It is important to rely on accurate and reliable information when crafting a land acknowledgement. As member of the COUNCIL OF THREE RIVERS AMERICAN INDIAN CENTER it is my responsibility to assist individuals and organizations in our region in the task of crafting accurate and relevant land acknowledgements that correspond to western Pennsylvania. This post is intended to present the appropriate information needed to create a good land acknowledgement for our area of the state.
The region of western Pennsylvania has been the home of a wide variety of Indigenous people since at least as early as 19,000 years ago, a fact evidenced by the archeological material discovered at the site in Washington County known as Medowcroft Rock Shelter. Over the centuries other Native peoples hunted and later settled in this region. These included the Monongahela and the Moundbuilders. In the more recent historical past the most relevant Indigenous peoples occupying the states of Pennsylvania and New York was a group of over 15 nations belonging to the Iroquoian language family. These nations included a formal league of five of those tribes. This confederation of five Iroquoian-speaking nations was called the Haudenosaunee (Longhouse People). The league included the Seneca of western Pennsylvania, as well as the Cayuga, Onondaga and Oneida of the Finger Lakes in north central New York state and the Mohawks of the Adirondaks in eastern New York state. This was a very powerful Indigenous alliance whose articles of confederation are reputed to have provided an important model for the framers of the original United States constitution. The Seneca of western Pennsylvania were one of the principal member nations of the Haudenosaunee confederacy. They were the caretakers of a geographical territory that Included Allegheny County as well as lands stretching as far north as Erie County and the Niagara River on the Canada border, and as far south as Washington County, as far west as the center of the state of Ohio and as far east as the Susquehanna River in central Pennsylvania and the Genesee River in New York state.
One of the most prominent historical Seneca leaders of the 1700's was a chief by the name of Guyasuta. His main settlement was located at the site now occupied by yhe town of Sharpsburg, PA on the north bank of the Allegheny River where he is now honored by a medium-sized statue erected at a prominent intersection. A near-by Boyscout camp also bears his name. A much larger statue of Guyasuta, accompanied by an equally monumental one of George Washington stands at a prominent spot on Grandview Avenue in the Pittsburgh neighborhood of Mount Washington. Another important Seneca leader who lived in this area of western Pennsylvania in the 1700's was a clan mother known as Alliquippa. Her village stood at the site now occupied by the town of Mckeesport. She was important enough to demand that Washington stop at her settlement and pay his respects when he arrived here as a very young man on an errand in behalf of the governor of the Virginia colony.
Another important Seneca leader in this area was a man called Tanacharison, known to the English as "Half King". He lived for a time at a village on the Ohio river, called Logstown.
The Haudenosaunee confederacy had a policy that allowed other tribes to request asylum in their vast territory if they approached in peace and respectfully. A number of tribal groups took advantage of that policy as they were deprived of their own lands by European colonies. One of the earliest of these was an Iroquoian people called the Tuscaroras who were forced out of their homes in the Carolinas and travelled north to New York state. They were welcomed in as a sixth member of the Haudenosaunee confederacy and were settled in the Finger Lakes region. Later several non-Iroquoian tribes also reached out to the Haudenosaunee confederacy for protection. The Algonquian-language people called the Lenapi (Delawares) were driven from their homes in New Jersey. The state of Delaware and the Philadelphia region by English settlers. They travelled west into central Pennsylvania, but were also chased out of there by colonist-perpetrated massacres and violence along the Susquehanna River. The exiles crossed the Allegheny mountains and entered Seneca territory. Since the Lenapi exiles were not Iroquoians they were not allowed to become full members of the confederation like the Tuscaroras, but the Senecas still allowed them to settle at sites along the Allegheny River. One of the most important Lenapi villages of the 1700's was Shanopin's Town on the southern bank of the river at the site now occupied by the Pittsburgh neighborhood of Lawrenceville in Arsenal Park. Another Algonquian-language tribe also was allowed by the Senecas to maintain a presence in western Pennsylvania. These people were the Shawnee. There was a strong Shawnee presence at the village of Kittaning on the Allegheny River several miles north of Pittsburgh. Another extremely important Indigenous community inhabited by Shawnees was the aforementioned community of Logstown located on the Ohio River a few miles beyond the Allegheny and Monongahela confluence. This other village, existed at a site close to the present-day communities of Ambridge and Alliquippa just north of Pittsburgh. It was predominantly composed of Shawnee residents. Another important Shawnee/Lenapi village was situated near the present-day community of Slippery Rock, Pennsylvania and was called Kushkushking.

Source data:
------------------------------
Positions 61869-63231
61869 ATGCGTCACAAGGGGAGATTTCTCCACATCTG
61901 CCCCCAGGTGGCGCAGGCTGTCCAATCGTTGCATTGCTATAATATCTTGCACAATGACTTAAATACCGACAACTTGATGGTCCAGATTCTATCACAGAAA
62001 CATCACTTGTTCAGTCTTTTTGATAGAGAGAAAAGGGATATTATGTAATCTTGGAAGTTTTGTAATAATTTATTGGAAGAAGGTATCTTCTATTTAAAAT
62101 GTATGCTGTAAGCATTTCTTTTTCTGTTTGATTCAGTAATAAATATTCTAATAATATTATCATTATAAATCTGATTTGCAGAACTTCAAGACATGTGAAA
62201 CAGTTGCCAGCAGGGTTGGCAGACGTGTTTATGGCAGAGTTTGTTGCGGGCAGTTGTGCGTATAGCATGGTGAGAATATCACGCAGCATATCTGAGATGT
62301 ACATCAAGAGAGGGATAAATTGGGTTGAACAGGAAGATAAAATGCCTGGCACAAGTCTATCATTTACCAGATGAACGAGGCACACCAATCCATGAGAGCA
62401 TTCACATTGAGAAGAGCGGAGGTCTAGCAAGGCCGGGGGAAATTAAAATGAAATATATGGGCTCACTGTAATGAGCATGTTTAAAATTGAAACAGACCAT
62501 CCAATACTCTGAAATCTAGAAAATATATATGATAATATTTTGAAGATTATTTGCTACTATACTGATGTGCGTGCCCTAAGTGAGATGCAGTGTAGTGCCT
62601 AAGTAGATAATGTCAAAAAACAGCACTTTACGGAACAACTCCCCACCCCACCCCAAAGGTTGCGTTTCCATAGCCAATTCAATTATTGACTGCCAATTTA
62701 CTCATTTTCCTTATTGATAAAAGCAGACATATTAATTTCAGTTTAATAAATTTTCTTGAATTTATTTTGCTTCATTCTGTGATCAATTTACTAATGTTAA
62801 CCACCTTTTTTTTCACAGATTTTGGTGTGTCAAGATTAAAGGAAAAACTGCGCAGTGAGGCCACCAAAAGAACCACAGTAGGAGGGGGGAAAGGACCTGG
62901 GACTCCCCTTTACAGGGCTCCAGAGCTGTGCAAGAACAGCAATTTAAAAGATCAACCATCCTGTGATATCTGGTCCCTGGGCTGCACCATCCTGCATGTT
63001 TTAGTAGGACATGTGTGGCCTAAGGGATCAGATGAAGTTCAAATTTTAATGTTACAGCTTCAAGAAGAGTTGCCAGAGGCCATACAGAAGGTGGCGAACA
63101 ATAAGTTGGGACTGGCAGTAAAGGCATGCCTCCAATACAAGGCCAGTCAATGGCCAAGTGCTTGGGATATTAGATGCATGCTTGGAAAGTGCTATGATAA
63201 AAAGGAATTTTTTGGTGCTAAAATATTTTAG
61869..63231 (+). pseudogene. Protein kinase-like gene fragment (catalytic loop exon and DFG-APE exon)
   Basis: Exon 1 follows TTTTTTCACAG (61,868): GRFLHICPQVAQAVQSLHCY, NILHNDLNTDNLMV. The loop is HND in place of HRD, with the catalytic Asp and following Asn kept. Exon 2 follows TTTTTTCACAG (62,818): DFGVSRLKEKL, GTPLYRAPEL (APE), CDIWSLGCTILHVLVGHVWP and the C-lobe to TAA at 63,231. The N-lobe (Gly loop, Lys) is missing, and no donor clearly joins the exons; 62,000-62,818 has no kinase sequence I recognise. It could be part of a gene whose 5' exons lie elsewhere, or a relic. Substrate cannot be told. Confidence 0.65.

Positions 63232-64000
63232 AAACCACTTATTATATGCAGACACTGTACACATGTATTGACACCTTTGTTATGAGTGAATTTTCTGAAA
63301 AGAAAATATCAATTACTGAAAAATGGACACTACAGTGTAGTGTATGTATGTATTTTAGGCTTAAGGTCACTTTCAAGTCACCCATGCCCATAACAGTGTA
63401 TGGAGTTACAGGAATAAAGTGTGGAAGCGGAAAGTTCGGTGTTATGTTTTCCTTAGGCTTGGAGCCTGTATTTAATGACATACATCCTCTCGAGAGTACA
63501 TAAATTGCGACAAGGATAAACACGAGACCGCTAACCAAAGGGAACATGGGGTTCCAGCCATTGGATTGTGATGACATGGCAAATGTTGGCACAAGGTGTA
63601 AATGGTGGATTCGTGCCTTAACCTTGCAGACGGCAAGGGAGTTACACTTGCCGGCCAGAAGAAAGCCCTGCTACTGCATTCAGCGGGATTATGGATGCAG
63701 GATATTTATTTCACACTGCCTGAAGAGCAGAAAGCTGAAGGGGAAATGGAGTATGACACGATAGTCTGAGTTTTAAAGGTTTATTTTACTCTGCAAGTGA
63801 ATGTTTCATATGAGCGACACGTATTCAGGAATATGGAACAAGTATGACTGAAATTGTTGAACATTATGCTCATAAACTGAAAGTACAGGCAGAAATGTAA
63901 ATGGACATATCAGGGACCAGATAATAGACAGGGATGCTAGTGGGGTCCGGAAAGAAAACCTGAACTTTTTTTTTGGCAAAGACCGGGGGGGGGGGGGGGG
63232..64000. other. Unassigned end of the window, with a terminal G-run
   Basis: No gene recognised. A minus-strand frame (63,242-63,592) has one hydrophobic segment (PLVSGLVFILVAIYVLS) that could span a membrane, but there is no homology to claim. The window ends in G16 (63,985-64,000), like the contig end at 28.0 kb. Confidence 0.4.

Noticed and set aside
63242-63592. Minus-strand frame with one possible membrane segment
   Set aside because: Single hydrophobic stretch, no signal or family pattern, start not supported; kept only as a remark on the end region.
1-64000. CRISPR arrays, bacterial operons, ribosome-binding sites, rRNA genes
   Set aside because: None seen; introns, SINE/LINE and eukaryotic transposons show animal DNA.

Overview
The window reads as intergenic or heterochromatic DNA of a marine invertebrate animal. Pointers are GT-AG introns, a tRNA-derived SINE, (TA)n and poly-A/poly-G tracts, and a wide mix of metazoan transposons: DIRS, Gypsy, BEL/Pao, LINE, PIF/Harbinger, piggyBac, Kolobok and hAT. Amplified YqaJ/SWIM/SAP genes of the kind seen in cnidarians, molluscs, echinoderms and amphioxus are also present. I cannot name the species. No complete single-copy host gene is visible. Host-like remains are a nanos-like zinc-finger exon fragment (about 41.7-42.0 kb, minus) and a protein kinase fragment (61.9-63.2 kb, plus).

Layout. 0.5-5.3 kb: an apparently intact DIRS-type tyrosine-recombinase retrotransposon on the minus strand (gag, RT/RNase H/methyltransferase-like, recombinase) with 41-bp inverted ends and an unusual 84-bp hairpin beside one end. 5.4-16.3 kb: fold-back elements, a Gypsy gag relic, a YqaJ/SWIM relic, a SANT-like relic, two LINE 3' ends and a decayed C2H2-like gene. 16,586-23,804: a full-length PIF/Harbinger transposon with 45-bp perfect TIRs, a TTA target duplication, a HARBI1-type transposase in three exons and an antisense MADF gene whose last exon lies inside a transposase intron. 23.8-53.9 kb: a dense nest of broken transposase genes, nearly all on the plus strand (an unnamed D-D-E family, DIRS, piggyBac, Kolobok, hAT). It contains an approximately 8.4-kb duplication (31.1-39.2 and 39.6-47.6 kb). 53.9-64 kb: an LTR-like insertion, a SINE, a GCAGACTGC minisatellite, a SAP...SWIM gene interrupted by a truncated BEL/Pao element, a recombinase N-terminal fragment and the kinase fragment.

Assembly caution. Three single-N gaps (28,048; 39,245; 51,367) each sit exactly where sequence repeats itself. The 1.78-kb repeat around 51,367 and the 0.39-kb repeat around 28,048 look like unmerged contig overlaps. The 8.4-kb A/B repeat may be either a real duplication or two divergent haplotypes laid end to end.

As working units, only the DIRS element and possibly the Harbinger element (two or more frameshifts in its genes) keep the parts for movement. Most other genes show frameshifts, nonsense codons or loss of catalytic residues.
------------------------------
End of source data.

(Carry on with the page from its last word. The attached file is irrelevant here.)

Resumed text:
Many Senecas, Shawnees and Lenapi played an important role in support of the French and against the English during the French And Indian War. Although a number of other members of the Haudenosaunee confederacy, such as the Mohawk remained English allies, a large number of the Native people of this region considered the English settlers to be their greatest threat since their only interest appeared to be simply the acquisition of Indigenous land at any cost. The English king assured the Natives that English soldiers would protect them from English colonial intrusion in principle, but that seldom worked in practice. The settlers just kept on coming west like a tidal wave across the Allegheny mountains.